Tucked away in the tranquil and peaceful setting of the Latrun Forest, gently nestled in the Judean foothills between Jerusalem and Tel Aviv, is Be’ad Chaim’s Gardens of Life.
The Gardens of Life (Ganei Haim in Hebrew) serves as a memorial for unborn children, babies who were either miscarried, aborted, stillborn or lost for some other reason. It is a holy place, a unique space where people are able to receive comfort, mercy and healing, and remember the lost little lives.
KNI met there with Sandy Shoshani, the national director of Knesset-recognized Be’ad Chaim (Pro-Life). In the undisturbed setting of evergreen and deciduous trees under the warm autumn sun, Shoshani told us about the registered Israeli non-profit organization dedicated to the protection of mothers and unborn children, and the history and need for these Gardens.
In 2009, Be’ad Chaim founder Tony Sperandeo met with the French-speaking Trappist Monks of the Latrun Monastery. Even though the priests keep their speech to a strict minimum, they expressed interest to the French-speaking Sperandeo that they wanted to help stop abortion in Israel. They desired to make a difference in the country and agreed to rent their property to Be’ad Chaim indefinitely with the purpose of facilitating the healing of people who have suffered the loss of a child. With much rejoicing, the gardens were opened and dedicated in 2010.
The beauty of the Gardens of Life lies beyond what is physically visible. This is evident as Shoshani takes us on a tour. Pointing to the hewn rock stairway and rockery at the main gate she noted, “This is normally all purple, there are tons of wildflowers after the rainy season, but, it has been a long, hot summer.”
The rustling of the breeze in leaves of the trees and the wild grasses whisper the promise that the cooler, rainy season is on the way.
As we enter, we can see an already established olive grove that the monks planted on the land many years ago. Shoshani told us that the rest of the 16 dunams — almost 4 acres — was in desperate need of a makeover. Many more varieties of trees have since been planted in the gardens and other upgrades have been incorporated.
“The border of the Gardens is Cyprus trees. We chose to put a living border — as a memorial,” Shoshani described the landscaping decisions. “There are around 1,500 Cyprus trees, give or take, and inside the framework of this border, in strategic locations in the Gardens, there are prayer benches with Bible verses.”
Shoshani explains that each tree is symbolic of healing and they intentionally do not put names or plaques for the babies because this is not a cemetery or an official memorial site for those who have died. This is specifically the place to remember life and a place for people to heal.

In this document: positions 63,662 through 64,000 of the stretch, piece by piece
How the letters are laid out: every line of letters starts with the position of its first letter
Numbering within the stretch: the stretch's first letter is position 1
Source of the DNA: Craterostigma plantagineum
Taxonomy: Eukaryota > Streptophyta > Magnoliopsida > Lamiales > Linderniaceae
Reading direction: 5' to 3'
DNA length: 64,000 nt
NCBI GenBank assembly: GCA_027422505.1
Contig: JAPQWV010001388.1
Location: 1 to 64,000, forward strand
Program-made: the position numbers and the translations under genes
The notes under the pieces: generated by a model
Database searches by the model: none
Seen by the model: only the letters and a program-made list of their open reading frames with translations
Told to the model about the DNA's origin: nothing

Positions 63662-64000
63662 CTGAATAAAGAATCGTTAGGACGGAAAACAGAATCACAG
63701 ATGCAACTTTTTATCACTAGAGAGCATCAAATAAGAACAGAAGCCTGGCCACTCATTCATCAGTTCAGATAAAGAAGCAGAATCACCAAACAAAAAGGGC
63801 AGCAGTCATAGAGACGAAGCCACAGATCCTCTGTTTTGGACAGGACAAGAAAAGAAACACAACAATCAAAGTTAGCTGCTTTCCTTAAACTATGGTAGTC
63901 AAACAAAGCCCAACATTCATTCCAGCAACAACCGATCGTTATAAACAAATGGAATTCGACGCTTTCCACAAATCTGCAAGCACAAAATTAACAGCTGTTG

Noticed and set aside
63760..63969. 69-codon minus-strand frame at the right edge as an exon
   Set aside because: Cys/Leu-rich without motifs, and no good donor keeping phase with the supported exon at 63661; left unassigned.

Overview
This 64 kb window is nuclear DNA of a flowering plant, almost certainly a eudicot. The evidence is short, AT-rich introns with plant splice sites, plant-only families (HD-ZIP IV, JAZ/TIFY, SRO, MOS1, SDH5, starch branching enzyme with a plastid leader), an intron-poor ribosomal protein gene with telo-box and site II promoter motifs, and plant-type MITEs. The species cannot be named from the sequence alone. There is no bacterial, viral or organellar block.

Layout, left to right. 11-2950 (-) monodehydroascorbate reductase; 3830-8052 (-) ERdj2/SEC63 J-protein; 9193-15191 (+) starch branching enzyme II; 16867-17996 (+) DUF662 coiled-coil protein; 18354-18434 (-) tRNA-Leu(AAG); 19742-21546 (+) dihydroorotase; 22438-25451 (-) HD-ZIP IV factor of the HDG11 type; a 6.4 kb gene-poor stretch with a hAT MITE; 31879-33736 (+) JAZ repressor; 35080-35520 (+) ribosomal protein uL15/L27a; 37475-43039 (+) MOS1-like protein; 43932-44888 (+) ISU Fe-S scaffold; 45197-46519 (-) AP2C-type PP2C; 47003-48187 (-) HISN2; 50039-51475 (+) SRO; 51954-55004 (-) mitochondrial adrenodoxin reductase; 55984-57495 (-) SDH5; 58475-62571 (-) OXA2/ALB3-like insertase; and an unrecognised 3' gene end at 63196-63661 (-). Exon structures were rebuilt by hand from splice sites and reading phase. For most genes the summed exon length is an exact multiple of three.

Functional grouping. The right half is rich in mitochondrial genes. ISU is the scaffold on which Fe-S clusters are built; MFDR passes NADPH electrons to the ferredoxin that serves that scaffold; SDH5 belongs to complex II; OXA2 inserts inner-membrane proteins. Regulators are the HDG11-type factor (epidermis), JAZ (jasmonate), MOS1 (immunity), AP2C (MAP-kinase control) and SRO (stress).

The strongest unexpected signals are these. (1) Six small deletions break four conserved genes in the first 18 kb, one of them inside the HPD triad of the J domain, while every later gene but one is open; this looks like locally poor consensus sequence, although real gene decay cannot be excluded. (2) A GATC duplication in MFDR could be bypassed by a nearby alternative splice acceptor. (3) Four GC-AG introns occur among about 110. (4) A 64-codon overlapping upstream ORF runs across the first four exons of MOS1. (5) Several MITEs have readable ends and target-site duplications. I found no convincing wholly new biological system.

“Our organization used to be identified as the organization for the protection of the unwanted pregnancy but we changed that word to ‘unexpected’ as no baby is unwanted by God,” she explained.
“On the one hand, the Gardens are a place to heal the broken hearted who have lost a baby. On the other hand you are also, in a greater sense, acknowledging that the baby is a human being the minute you are remembering a baby that is unborn. You are creating a reality not using euphemisms such as ‘it was just a bunch of cells.’”
As we walk through, Shoshani shows us the special section of the Gardens dedicated to fruit trees. This includes citrus, pomegranate and figs that all bear fruit in season. The olives are almost ready to harvest and Shoshani explains that they are considering using the olive press at the Latrun Monastery to make anointing oil from these special Gardens of Life olive trees.
A gardener maintains the property and a very specialized irrigation system utilizes recycled water. The pond not only contributes to the pastoral setting, but is also a reservoir that collects the “gray water” that is used to water the trees. In addition to helping save and respect human life, the Gardens show respect to the environment too.
Shoshani told us of a fire three months ago which burned a large area around the Gardens and about 20 of their trees too. The trees that could not be salvaged have been replaced with new saplings. Others were heavily pruned and the subsequent new growth is encouraging to see.
Groups and individuals of all ages come from all over the world to volunteer and help maintain the large tract of land and keep it clean. Many of them find healing for themselves as they give of their time and energy. Shoshani points out the place under a natural canopy formed by a giant tree.
“This is the place where I usually meet with people and we can have prayer or worship, talk to groups share and hear their stories. We help everyone. Jew and non-Jew alike, all people groups,” she said. “The only thing we differentiate by color is our laundry.”
The Gardens’ three gates are artistically done with welcoming signs. Prayer benches with ceramic scriptures are strategically placed in shaded areas. A focal point is a statue donated and sculpted by artist Henny van Hartingsveldt who comes from a non-profit organization in the Netherlands.
Shoshani said this work of art can be interpreted in many ways.
“I think the statue depicts the hand of God holding up life. The arms seem to come from the dearth and into light, holding up light. The growing baby is not fully covered by the hands and that is the reality.”
“The baby is held up by God’s hand, he strengthens the baby, but the baby is not fully protected yet.”
“We need to remember all the babies that were not fully protected even though God has created them in His image,” Shoshani concluded.
“And the LORD will continually guide you, And satisfy your desire in scorched places, And give strength to your bones; And you will be like a watered garden, And like a spring of water whose waters do not fail.”
By Dee Catz. This article originally appeared on Kehila News, October 22, 2017, and was reposted with permission.